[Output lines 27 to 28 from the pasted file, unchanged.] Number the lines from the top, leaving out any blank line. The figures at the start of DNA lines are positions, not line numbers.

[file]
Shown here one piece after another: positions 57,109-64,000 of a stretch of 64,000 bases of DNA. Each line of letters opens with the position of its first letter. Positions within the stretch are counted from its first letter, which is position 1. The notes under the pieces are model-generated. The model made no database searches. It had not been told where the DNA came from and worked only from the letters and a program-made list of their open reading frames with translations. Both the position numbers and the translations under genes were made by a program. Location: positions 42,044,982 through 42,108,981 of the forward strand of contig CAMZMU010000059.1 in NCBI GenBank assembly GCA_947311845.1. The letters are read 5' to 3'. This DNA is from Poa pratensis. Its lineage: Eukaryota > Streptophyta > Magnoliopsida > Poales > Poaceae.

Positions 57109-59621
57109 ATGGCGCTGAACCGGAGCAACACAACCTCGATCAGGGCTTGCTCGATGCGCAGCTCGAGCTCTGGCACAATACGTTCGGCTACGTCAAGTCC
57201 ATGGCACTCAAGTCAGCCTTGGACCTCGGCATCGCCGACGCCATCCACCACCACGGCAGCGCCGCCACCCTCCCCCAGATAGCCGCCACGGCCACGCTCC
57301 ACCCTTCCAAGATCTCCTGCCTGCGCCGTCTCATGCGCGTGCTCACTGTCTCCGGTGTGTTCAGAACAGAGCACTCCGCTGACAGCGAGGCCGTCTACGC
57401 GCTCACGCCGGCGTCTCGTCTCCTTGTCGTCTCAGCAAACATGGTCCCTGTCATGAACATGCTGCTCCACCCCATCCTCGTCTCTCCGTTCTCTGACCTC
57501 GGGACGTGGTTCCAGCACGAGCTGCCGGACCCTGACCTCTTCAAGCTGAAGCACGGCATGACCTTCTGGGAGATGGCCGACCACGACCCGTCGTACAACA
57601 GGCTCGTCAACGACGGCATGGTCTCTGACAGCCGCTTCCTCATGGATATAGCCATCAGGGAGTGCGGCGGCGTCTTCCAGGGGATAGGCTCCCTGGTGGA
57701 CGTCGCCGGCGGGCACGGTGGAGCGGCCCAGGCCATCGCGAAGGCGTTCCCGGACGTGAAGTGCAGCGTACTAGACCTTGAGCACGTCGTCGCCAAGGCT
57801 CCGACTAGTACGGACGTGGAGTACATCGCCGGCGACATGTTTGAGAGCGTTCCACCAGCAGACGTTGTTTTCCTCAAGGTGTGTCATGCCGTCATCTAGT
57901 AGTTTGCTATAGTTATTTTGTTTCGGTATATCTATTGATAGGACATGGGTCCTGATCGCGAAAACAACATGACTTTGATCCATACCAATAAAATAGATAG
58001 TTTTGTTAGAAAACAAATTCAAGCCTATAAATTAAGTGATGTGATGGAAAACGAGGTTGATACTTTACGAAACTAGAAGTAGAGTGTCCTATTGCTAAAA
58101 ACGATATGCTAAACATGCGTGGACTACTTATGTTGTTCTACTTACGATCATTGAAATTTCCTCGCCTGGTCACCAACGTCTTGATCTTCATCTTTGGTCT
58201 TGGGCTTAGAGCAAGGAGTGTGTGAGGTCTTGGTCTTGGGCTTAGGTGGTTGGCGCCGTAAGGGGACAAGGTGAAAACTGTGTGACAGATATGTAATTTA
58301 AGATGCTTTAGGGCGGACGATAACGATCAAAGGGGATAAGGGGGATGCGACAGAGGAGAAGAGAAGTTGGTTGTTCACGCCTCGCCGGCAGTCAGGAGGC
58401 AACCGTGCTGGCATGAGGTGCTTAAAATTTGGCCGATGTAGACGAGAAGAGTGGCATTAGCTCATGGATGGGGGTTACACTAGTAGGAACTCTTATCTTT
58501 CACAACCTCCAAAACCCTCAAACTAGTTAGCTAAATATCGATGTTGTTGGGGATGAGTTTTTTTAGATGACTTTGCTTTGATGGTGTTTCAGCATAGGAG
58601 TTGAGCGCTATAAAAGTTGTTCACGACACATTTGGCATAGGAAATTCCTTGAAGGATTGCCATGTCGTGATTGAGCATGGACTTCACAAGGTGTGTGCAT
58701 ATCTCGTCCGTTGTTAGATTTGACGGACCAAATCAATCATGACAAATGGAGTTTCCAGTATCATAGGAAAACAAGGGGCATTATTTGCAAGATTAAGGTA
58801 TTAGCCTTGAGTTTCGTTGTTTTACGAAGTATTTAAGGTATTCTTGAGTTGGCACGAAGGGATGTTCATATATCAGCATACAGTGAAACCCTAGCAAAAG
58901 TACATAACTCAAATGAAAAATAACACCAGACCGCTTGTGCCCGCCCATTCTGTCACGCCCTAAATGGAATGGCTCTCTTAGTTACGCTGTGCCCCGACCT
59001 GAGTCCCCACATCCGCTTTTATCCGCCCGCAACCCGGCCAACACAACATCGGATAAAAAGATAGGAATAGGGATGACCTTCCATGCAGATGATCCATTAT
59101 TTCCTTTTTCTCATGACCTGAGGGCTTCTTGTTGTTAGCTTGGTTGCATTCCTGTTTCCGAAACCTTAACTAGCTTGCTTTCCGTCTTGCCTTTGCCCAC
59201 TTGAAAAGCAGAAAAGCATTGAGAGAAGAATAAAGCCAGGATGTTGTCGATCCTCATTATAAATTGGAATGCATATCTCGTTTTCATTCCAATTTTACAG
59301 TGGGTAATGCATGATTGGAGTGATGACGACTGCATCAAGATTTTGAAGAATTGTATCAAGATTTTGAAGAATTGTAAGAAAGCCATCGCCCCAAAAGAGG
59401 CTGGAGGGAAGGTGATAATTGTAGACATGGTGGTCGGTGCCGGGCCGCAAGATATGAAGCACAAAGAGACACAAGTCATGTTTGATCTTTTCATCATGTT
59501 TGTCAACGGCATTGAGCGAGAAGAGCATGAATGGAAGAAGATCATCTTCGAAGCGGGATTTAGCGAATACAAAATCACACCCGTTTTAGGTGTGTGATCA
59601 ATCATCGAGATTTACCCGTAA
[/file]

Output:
59501 TGTCAACGGCATTGAGCGAGAAGAGCATGAATGGAAGAAGATCATCTTCGAAGCGGGATTTAGCGAATACAAAATCACACCCGTTTTAGGTGTGTGATCA
59601 ATCATCGAGATTTACCCGTAA